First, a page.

CCOG for PSY 231 Summer 2024

Course Number:
PSY 231
Course Title:
Foundations of Human Sexuality
Credit Hours:
Lecture Hours:
Lecture/Lab Hours:
Lab Hours:

Course Description

Examines sexuality from scientific and humanistic perspectives. Surveys sex research, female, intersex, male, and transgender sexual and reproductive anatomy and physiology. Also examines sexual response, evidence-based healthy communication within relationships, sexual behavior patterns, love, and sexual orientations. Analyzes the historical and cultural variations in gender and sexuality. Discusses how gender and sexuality intersect with additional identities and how these intersections impact sexual thoughts and behaviors. Prerequisites: WR 115, RD 115 and MTH 20 or equivalent placement test scores. Audit available.

Addendum to Course Description

This is the first course in a two-course sequence. 

Human sexuality is a broad and complex topic that we are still in the early stages of understanding. Language to describe the experiences of people continues to be developed, and the nature of society is to change with time. Sexuality is not stagnant and individuals may experience shifts in identity and sexual awareness across their lifespan. Labels can be freeing in some ways, yet they can also place barriers around what is believed to be possible. Binary systems and oversimplifying humanity prevent the full story of human sexuality from being told. Gender and sexuality are separate yet interconnected with other identities we hold and are influenced by the concert that exists when all parts of ourselves mix together, not always in unison. The society in which we live, our family backgrounds, the education we have access to, and our own mental processes and behaviors lay the foundation for analyzing sexuality. Allyship and community uplifting occur as we critically explore sexuality from a biopsychosocial perspective and are humble and curious about what we do not know rather than making assumptions without all the information. Students can expect to leave this course with increased knowledge that empowers them to continue asking questions.

Intended Outcomes for the course

Upon successful completion students should be able to:

  1. Analyze ways to practice sexual health and healthy communication in order to improve sexual and relational well-being through the exploration of research-based principles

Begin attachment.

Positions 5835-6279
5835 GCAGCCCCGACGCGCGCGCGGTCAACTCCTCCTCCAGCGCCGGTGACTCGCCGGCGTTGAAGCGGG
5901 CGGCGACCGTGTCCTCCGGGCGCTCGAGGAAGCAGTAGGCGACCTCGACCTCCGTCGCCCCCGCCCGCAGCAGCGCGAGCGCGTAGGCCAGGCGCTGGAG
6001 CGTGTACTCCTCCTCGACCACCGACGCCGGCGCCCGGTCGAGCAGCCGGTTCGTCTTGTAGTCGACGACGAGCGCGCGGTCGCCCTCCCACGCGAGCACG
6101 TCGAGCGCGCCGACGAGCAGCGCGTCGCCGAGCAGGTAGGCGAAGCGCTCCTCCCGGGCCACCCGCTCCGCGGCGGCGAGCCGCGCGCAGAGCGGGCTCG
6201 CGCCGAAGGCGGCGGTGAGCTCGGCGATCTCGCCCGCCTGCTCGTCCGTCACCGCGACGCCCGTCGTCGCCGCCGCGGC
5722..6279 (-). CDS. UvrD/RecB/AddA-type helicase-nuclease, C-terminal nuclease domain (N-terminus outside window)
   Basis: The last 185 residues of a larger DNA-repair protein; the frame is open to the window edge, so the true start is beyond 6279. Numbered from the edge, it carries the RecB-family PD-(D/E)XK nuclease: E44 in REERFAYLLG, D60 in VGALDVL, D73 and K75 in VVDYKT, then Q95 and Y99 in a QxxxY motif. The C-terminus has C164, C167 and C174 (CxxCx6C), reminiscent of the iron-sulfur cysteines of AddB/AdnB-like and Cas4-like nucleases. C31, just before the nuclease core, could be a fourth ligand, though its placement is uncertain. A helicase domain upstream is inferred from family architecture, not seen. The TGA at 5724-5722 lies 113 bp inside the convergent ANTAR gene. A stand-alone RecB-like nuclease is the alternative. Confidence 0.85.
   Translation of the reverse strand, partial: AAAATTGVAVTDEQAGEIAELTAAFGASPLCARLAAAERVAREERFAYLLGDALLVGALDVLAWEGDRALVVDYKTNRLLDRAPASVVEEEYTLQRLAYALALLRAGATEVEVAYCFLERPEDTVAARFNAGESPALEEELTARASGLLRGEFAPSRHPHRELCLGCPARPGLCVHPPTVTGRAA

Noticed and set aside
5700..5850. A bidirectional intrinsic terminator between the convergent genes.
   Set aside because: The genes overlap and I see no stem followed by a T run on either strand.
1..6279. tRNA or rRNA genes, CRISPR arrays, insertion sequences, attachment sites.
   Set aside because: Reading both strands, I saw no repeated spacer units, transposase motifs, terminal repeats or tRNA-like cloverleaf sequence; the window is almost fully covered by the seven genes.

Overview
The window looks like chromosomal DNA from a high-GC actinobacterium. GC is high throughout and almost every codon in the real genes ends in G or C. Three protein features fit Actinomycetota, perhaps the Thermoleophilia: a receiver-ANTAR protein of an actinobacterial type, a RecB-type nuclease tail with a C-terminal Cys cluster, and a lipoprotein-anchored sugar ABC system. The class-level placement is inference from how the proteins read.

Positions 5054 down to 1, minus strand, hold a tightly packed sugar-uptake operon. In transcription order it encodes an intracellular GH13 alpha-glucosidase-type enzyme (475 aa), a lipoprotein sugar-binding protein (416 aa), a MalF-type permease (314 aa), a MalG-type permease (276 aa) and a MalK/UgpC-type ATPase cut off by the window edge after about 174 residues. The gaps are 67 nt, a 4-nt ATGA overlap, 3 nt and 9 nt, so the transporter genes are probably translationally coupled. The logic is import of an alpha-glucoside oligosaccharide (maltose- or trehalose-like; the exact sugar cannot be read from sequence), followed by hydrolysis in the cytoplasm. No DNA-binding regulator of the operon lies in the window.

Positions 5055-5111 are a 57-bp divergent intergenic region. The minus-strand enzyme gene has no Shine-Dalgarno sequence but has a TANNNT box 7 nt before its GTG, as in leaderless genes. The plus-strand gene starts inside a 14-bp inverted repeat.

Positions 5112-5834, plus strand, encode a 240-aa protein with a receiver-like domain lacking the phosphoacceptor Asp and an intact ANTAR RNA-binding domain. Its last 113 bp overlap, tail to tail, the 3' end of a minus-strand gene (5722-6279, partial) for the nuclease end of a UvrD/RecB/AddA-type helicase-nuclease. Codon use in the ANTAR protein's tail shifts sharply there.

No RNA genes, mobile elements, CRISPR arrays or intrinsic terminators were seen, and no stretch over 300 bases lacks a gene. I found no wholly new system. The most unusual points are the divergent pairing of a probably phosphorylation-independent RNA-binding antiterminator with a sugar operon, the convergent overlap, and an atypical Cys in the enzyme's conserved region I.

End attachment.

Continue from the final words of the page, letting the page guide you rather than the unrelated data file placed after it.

2. Utilize the knowledge of sexual anatomy and physiology of bodies and sexual responses of women, intersex people, men and individuals who transition for academic, professional, and/or personal awareness.

  3. Examine gender as it is psychologically, historically, culturally, and socially constructed and distinguish between sex, gender and sexual orientation as separate and interconnected terms; discuss intersectionality; and implement ways to be better allies to people with minoritized gender and sexual identities  

  4. Describe the psychological influences that impact the sexual decision-making process as well as health and risk behaviors of individuals

  5. Analyze historical, biological, social, psychological, and cultural contexts of diverse sexual practices in order to gain a better understanding of others’ consensual behaviors 

Course Activities and Design

All sections of this course, whether face-to-face (F2F), remote, or online, will utilize multiple modes of assessment, and not just rely on objective (true/false and/or multiple choice) tests. Online sections will adhere to ‘Quality Matters’ and accessibility guidelines along with the ‘What Works Well in Online Teaching at PCC’.

Teachers will employ best practices, which include (but are not limited to):

  1. Making expectations clear and transparent, and supporting students in achieving course expectations.

  2. Assessing often, via different modes, and providing timely feedback on student performance (generally a week or less, but no more than 10 days unless extenuating circumstances intervene) so that students have the opportunity to improve.

  3. Maintaining an environment in which diversity is respected and supported, and addressing the situation when that does not occur.

  4. Maintaining an environment in which all students can learn, and seeking appropriate support (PCC CARE program) when a student is demonstrating behavior that is interfering with their own and/or others’ success.  

  5. Recognizing and supporting student needs, including disability support, and providing reasonable arrangements for extenuating circumstances while remaining fair to all students in the course. 

Outcome Assessment Strategies

Student assessment will include some combination of the following:

  • Written assignments (in-class, homework, or formal papers) designed to promote integration and understanding of class material and assigned reading 

  • Short answer and/or essay questions that require integration, application, and critical examination of assigned material  

  • Objective tests such as multiple-choice, true-false, and matching assessment items

  • Narrative tests such as fill-in-the-blank, short-answer, and essay exams 

  • Participation in individual and group activities

  • Individual and/or group presentations

  • Class participation, including online discussions where appropriate and part of course delivery and outcomes  

  • Service-learning, community-based activities, and/or experiential learning where appropriate and part of course outcomes

  • Other assignments as designed by the instructor

Course Content (Themes, Concepts, Issues and Skills)

Human Sexuality Theories:
  • Animal Studies and Anthropology
    • Discuss strengths and limitations of studying animals, such as primates, penguins, birds, dolphins, and others, as comparisons to human sexual behaviors, motivations, and the development of differing social structures.

    • Discuss the contributions of anthropologists and archaeologists in trying to understand civilizations and how we have gained insights into present-day people by exploring the past.

    • Compare ancient cultural practices around the world to modern day practices in the United States.